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https "out of the box" on Win32 (was Re: PSC #021 2021-05-21)

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From:
Nicholas Clark
Date:
May 25, 2021 05:44
Subject:
https "out of the box" on Win32 (was Re: PSC #021 2021-05-21)
Message ID:
20210525054344.GF16703@etla.org
On Tue, May 25, 2021 at 03:21:13PM +1000, Tony Cook wrote:
> On Sun, May 23, 2021 at 03:30:24PM +0100, Neil Bowers wrote:
> > Rik suggested that in this day and age Perl should really handle
>   https, so we talked about that. Step 1 would be for Configure to
>   notice that you've got openssl installed, so we could install
>   Net::SSLeay for you. Even better would be if we could have
>   IO::Socket::SSL included as well, so HTTP::Tiny could do https "out
>   of the box". Possible 3rd step might be bundling openssl/libressl,
>   but one step at a time. We'll talk about this some more.
> 
> I suspect on Win32 it would be simpler to use Win32::Internet (or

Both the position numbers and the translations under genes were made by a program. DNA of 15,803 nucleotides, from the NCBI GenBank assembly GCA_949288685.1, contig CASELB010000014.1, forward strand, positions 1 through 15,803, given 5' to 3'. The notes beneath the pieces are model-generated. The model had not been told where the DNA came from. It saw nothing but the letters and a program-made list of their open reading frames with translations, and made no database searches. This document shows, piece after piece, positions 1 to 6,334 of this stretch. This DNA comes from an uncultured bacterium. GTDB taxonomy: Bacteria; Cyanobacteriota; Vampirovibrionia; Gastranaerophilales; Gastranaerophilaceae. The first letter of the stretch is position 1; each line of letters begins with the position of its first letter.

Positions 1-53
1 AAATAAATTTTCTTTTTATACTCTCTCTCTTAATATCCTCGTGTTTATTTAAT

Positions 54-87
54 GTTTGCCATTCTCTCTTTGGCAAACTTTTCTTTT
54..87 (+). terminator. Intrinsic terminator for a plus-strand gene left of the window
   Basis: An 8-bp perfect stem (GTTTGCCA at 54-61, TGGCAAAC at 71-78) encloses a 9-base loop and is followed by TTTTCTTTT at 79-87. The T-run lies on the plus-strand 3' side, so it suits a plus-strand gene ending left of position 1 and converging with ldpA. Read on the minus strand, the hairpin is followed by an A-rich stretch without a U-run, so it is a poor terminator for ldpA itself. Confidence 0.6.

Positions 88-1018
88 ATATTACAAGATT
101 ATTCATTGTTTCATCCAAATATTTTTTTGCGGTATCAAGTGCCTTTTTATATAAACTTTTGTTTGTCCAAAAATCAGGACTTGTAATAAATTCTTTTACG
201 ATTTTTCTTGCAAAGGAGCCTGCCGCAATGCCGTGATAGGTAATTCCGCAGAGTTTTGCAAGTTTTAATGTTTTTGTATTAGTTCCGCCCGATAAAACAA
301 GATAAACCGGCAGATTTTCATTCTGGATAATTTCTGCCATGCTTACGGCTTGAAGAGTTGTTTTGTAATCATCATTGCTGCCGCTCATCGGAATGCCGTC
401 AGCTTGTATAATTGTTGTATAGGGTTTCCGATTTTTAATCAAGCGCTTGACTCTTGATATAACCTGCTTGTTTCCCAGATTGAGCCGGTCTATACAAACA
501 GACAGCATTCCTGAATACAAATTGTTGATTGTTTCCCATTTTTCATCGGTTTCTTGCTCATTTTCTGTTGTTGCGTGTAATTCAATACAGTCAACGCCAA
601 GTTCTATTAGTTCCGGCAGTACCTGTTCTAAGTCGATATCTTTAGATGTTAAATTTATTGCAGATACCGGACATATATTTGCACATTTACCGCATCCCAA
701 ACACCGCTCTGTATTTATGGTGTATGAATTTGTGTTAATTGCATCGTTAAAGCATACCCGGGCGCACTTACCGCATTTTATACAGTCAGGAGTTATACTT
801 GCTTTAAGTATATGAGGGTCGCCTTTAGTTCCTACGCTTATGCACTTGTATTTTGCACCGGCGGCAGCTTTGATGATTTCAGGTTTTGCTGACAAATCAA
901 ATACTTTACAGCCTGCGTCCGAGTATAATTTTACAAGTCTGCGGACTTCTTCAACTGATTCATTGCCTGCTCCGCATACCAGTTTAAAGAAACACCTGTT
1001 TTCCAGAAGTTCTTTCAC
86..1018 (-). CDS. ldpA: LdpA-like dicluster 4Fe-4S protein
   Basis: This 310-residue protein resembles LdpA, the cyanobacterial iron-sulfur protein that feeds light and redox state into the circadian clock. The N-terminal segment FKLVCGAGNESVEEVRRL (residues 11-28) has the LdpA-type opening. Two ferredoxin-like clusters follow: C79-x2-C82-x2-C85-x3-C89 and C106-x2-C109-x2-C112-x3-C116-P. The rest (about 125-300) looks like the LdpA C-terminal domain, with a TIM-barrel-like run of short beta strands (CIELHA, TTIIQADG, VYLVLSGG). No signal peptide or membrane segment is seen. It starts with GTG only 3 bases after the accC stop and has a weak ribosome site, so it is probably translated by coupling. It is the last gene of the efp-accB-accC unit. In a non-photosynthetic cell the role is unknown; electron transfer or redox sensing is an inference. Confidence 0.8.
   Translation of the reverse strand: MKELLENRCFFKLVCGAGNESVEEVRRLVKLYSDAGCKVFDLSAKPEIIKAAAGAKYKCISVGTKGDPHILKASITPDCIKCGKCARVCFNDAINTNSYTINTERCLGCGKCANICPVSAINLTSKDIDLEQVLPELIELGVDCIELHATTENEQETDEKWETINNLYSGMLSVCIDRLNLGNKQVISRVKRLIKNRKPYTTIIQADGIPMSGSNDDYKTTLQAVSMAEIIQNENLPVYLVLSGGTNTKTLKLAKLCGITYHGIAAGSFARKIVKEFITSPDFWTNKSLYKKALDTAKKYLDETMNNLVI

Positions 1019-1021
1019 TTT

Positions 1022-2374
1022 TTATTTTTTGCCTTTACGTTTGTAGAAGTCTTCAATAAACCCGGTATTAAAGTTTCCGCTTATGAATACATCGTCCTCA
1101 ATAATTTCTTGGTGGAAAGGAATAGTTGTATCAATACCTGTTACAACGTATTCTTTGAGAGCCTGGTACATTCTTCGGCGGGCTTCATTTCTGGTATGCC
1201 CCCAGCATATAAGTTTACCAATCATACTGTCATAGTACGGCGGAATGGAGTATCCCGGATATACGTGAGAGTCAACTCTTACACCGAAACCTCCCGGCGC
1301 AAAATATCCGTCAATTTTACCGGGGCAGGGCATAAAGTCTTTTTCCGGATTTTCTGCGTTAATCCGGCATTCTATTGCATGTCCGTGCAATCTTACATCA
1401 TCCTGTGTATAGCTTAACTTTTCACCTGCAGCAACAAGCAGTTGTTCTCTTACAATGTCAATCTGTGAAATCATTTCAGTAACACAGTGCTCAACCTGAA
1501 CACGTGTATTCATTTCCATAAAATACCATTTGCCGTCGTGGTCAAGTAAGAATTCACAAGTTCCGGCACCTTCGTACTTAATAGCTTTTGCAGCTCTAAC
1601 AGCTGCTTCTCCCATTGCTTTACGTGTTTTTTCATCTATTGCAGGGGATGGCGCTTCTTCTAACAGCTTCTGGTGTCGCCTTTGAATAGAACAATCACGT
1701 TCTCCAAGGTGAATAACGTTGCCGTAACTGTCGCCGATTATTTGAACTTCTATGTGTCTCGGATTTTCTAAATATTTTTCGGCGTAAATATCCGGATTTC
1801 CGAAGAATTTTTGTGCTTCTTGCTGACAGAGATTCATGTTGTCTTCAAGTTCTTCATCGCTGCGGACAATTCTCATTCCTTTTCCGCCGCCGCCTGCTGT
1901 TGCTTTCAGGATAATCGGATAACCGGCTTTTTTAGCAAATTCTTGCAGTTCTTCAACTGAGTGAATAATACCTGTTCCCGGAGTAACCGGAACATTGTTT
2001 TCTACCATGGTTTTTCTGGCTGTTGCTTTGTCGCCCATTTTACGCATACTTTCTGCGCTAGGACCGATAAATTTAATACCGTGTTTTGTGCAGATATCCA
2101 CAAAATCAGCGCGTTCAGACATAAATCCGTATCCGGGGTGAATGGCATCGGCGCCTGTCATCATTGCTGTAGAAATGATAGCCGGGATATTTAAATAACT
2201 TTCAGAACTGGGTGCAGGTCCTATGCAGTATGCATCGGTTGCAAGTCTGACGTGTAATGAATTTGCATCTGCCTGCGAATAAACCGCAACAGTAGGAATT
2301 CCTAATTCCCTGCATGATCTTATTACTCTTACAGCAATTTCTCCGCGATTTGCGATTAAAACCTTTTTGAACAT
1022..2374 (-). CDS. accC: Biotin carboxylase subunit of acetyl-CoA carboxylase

> something that wraps the same APIs), of course there would need to be
> another wrapper that selects that on Win32 and HTTP::Tiny otherwise.

I wasn't aware of this. CPAN Testers is full of orange*
http://matrix.cpantesters.org/?dist=Win32-Internet+0.087
but think that that is only because the module has no tests

> Another option would be an IO::Socket::SSL compatible wrapper around
> the Win32 crypto API, but this would be a lot more effort.

That sounds like a lot more work than your suggestion above.
This is also writing C code on Win32, whereas the alternative is Perl code.

> Either has the advantage that it uses the Windows certificate store,
> which I think is more likely to be kept up to date than other sources.

I wasn't aware that Windows did it this way. However, I have been bitten
by certificates (or lack of them) on Linux, and how to get the current
sets on older OSes without rolling a whole bunch of stuff yourself.
So using the official store seems like the best way to make this actually
work, instead of just being "marketing compatible with https".

Nicholas Clark

* a colour which normally would please acme

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